Diversity Drives Healthy Conflict And Stimulates Paradigm Innovation

Everyone has unconscious biases, and the way you ‘label’ people influences your thinking and decisions. Understanding one’s own background and experiences, and those of the people around us, creates a paradigm.

Having a diverse group of people around us, means we get a wider perspective, because it creates healthy conflict, and when this is encouraged, you get ground-breaking thinking.

The 4 P’s of innovation are: Product, Process, Position and Paradigm. Paradigm innovation is where ground breaking thinking takes what is needed and re-imagines a better solution.

Diversity is a key driver of innovation.

Proximity drives empathy, an empathy provides insight which enables you to identify who’s excluded, which then sparks innovation.

Before Henry Ford developed the first Model T, which was produced in Detroit in October 1908, motor vehicles were only for the rich.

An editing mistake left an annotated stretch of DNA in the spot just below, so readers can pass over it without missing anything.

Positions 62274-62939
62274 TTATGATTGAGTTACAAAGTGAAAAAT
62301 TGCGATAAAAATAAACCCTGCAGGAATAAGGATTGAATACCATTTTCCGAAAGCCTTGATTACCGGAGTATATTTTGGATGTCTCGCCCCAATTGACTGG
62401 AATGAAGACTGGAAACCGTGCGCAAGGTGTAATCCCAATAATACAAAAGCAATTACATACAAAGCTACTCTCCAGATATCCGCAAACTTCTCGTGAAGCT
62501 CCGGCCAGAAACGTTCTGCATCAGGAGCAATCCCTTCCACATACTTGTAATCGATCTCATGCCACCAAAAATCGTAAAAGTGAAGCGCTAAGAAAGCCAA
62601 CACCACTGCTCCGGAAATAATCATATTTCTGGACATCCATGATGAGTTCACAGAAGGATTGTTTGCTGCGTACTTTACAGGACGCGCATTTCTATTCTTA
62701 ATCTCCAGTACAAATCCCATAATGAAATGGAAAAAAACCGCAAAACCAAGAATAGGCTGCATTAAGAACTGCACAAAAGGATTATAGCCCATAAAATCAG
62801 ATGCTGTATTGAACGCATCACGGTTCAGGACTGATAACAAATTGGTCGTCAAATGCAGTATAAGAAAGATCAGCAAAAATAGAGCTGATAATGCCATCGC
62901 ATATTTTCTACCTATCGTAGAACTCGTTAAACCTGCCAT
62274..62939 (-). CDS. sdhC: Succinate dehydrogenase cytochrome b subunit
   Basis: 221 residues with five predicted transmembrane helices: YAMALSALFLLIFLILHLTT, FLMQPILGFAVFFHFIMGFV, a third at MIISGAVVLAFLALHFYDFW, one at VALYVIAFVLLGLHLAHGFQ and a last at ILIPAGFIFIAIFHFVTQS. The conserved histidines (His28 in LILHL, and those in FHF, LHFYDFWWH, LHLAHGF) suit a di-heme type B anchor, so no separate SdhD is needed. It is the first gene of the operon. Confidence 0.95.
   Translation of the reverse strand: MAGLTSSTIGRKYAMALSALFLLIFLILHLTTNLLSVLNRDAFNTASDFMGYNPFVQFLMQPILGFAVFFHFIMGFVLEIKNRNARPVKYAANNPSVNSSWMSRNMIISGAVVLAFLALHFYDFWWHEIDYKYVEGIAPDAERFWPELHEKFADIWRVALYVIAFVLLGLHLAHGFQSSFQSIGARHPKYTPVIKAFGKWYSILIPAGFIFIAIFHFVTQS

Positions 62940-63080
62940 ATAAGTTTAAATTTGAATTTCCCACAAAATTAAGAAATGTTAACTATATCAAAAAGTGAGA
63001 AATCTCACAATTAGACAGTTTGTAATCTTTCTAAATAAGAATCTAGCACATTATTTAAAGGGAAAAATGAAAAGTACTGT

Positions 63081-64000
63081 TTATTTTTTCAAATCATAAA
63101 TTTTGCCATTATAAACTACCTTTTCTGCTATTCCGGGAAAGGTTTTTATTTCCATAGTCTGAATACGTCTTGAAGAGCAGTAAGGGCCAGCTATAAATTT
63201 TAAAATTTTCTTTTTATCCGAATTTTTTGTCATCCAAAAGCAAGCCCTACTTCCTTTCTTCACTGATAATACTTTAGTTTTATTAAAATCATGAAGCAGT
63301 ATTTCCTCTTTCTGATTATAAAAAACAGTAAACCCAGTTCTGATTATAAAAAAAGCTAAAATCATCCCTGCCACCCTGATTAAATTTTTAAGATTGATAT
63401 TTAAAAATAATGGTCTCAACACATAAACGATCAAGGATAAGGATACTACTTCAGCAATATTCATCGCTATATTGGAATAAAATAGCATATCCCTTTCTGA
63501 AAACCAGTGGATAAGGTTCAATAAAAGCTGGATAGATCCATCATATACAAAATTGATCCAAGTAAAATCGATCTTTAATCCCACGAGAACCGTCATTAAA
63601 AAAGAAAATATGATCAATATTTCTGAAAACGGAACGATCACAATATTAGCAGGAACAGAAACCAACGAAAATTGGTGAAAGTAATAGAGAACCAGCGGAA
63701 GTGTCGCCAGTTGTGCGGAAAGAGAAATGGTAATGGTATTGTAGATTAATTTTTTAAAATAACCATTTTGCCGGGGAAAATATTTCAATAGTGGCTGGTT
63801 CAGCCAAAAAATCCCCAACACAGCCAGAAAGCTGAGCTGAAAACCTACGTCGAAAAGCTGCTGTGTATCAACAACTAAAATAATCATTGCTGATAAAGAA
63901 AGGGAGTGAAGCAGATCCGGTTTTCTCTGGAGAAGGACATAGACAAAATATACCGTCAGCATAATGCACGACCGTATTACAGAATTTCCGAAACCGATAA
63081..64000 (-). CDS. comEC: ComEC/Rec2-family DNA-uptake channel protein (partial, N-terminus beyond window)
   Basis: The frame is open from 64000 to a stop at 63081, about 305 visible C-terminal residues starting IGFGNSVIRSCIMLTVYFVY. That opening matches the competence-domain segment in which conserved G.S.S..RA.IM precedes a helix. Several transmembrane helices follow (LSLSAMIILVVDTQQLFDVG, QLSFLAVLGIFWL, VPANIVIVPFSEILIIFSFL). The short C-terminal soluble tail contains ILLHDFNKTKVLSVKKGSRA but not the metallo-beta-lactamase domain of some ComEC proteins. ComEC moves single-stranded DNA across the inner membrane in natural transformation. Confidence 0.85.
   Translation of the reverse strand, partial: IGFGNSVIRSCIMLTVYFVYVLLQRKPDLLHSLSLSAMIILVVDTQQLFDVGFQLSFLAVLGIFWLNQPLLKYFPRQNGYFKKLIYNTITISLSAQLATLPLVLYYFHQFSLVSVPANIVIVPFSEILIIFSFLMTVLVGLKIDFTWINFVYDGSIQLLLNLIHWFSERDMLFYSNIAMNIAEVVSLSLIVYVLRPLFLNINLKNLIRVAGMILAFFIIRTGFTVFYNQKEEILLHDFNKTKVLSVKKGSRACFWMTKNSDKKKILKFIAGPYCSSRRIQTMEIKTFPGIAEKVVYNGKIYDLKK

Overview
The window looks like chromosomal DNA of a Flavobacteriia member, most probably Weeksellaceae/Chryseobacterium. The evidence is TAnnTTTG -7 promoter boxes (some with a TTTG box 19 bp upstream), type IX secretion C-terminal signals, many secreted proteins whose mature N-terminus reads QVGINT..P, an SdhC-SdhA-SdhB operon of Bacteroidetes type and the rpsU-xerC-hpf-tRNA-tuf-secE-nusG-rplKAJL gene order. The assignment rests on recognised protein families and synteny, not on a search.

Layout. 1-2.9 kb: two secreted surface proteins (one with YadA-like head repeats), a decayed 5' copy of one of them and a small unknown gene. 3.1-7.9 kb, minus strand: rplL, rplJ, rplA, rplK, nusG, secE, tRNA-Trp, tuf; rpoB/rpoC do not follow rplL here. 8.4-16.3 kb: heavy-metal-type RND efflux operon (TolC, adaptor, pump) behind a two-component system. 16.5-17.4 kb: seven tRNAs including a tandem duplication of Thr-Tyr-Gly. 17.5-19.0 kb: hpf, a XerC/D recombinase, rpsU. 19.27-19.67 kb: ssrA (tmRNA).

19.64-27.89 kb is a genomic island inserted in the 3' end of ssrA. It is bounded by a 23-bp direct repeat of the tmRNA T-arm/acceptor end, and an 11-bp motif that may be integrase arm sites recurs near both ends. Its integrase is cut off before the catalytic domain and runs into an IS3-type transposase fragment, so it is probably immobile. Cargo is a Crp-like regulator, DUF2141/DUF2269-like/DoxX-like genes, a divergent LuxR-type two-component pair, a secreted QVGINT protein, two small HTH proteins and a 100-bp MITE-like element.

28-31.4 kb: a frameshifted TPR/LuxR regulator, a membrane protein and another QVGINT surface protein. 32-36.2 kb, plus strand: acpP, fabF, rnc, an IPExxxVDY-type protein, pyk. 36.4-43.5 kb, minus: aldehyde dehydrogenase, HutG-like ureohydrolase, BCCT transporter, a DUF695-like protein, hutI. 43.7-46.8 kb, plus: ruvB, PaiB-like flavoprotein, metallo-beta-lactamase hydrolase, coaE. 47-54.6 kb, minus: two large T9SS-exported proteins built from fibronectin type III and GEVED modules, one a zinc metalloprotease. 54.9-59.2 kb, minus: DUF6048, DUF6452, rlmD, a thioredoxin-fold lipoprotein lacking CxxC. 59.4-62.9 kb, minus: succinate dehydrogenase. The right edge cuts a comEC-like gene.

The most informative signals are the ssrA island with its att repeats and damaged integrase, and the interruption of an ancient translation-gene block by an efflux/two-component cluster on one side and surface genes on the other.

The largest market for the car was those excluded, Ford made cars the everyday person could afford – and the rest is history. Look for those excluded and find a way of delivering what they want and need.

In his own line of work, Steve uses digitisation to produce web applications and operational software to manage systems, processes and key performance indicators.

He states:

“diversity and inclusion is a key deliverable, which maximises end results, and can be managed and monitored through purpose built technology, which actively measures levels of inclusion.”

Having relevant data, maximises a company’s ability to monitor diversity and inclusion, and flag up potential bias, that can impact a business negatively. It also helps to focus a business on key priority areas, relating to the 4 P’s of innovation.